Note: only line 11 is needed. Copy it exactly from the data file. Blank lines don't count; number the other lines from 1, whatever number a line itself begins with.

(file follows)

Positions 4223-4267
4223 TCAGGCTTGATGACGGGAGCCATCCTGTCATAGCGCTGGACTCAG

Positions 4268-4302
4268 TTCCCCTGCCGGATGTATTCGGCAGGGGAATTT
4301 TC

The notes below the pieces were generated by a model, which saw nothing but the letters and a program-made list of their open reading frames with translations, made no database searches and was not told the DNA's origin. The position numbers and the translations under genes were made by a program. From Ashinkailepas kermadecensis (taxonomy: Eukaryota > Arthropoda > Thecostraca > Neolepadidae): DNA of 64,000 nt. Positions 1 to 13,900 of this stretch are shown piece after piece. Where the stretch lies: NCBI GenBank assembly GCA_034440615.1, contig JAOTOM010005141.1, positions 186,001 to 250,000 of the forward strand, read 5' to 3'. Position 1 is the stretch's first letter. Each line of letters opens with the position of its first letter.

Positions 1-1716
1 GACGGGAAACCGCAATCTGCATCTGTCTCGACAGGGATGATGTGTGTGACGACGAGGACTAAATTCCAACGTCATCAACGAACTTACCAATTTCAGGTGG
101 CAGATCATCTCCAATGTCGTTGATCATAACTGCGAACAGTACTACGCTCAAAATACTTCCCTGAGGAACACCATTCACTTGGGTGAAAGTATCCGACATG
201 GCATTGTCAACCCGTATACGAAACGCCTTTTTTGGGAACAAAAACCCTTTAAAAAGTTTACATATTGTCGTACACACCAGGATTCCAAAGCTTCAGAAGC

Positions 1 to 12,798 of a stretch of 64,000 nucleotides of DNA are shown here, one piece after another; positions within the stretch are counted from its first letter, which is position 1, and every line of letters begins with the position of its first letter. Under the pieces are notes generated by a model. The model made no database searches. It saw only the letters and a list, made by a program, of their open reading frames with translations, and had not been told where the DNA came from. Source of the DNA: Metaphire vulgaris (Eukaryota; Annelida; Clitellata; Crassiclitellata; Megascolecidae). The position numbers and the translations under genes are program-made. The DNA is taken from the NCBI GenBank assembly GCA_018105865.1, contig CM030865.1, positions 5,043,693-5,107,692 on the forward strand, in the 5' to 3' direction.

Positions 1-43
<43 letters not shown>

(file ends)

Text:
Positions 1 to 12,798 of a stretch of 64,000 nucleotides of DNA are shown here, one piece after another; positions within the stretch are counted from its first letter, which is position 1, and every line of letters begins with the position of its first letter. Under the pieces are notes generated by a model. The model made no database searches. It saw only the letters and a list, made by a program, of their open reading frames with translations, and had not been told where the DNA came from. Source of the DNA: Metaphire vulgaris (Eukaryota; Annelida; Clitellata; Crassiclitellata; Megascolecidae). The position numbers and the translations under genes are program-made. The DNA is taken from the NCBI GenBank assembly GCA_018105865.1, contig CM030865.1, positions 5,043,693-5,107,692 on the forward strand, in the 5' to 3' direction.